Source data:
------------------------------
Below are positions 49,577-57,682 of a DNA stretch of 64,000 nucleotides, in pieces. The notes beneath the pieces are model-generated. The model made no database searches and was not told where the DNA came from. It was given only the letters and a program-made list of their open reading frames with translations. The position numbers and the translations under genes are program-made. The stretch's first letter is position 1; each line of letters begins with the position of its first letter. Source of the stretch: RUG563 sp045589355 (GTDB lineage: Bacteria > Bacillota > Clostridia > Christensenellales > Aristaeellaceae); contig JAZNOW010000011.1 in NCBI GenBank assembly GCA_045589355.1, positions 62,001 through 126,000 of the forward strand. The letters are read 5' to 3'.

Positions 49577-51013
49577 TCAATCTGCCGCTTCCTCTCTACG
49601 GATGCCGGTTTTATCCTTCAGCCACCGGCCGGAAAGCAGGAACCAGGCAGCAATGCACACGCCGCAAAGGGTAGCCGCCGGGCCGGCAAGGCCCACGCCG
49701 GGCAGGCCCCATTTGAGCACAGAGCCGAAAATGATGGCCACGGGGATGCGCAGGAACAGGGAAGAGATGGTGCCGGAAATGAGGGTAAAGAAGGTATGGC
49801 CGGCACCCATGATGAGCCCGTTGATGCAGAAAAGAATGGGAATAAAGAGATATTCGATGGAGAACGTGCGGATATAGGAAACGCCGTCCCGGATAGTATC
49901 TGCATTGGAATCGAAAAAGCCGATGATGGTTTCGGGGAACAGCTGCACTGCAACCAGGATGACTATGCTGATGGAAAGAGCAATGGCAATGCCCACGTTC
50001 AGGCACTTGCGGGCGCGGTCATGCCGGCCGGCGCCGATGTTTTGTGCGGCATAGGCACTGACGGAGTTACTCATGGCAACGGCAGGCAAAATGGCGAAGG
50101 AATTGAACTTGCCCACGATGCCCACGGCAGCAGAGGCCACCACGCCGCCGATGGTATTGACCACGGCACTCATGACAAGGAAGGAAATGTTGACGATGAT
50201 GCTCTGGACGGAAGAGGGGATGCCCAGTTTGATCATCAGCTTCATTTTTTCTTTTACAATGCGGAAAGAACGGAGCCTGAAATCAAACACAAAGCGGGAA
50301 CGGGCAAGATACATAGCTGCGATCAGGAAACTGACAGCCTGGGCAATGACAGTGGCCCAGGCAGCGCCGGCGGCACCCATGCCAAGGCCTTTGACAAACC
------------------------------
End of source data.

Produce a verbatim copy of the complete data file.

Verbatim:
Below are positions 49,577-57,682 of a DNA stretch of 64,000 nucleotides, in pieces. The notes beneath the pieces are model-generated. The model made no database searches and was not told where the DNA came from. It was given only the letters and a program-made list of their open reading frames with translations. The position numbers and the translations under genes are program-made. The stretch's first letter is position 1; each line of letters begins with the position of its first letter. Source of the stretch: RUG563 sp045589355 (GTDB lineage: Bacteria > Bacillota > Clostridia > Christensenellales > Aristaeellaceae); contig JAZNOW010000011.1 in NCBI GenBank assembly GCA_045589355.1, positions 62,001 through 126,000 of the forward strand. The letters are read 5' to 3'.

Positions 49577-51013
49577 TCAATCTGCCGCTTCCTCTCTACG
49601 GATGCCGGTTTTATCCTTCAGCCACCGGCCGGAAAGCAGGAACCAGGCAGCAATGCACACGCCGCAAAGGGTAGCCGCCGGGCCGGCAAGGCCCACGCCG
49701 GGCAGGCCCCATTTGAGCACAGAGCCGAAAATGATGGCCACGGGGATGCGCAGGAACAGGGAAGAGATGGTGCCGGAAATGAGGGTAAAGAAGGTATGGC
49801 CGGCACCCATGATGAGCCCGTTGATGCAGAAAAGAATGGGAATAAAGAGATATTCGATGGAGAACGTGCGGATATAGGAAACGCCGTCCCGGATAGTATC
49901 TGCATTGGAATCGAAAAAGCCGATGATGGTTTCGGGGAACAGCTGCACTGCAACCAGGATGACTATGCTGATGGAAAGAGCAATGGCAATGCCCACGTTC
50001 AGGCACTTGCGGGCGCGGTCATGCCGGCCGGCGCCGATGTTTTGTGCGGCATAGGCACTGACGGAGTTACTCATGGCAACGGCAGGCAAAATGGCGAAGG
50101 AATTGAACTTGCCCACGATGCCCACGGCAGCAGAGGCCACCACGCCGCCGATGGTATTGACCACGGCACTCATGACAAGGAAGGAAATGTTGACGATGAT
50201 GCTCTGGACGGAAGAGGGGATGCCCAGTTTGATCATCAGCTTCATTTTTTCTTTTACAATGCGGAAAGAACGGAGCCTGAAATCAAACACAAAGCGGGAA
50301 CGGGCAAGATACATAGCTGCGATCAGGAAACTGACAGCCTGGGCAATGACAGTGGCCCAGGCAGCGCCGGCGGCACCCATGCCAAGGCCTTTGACAAACC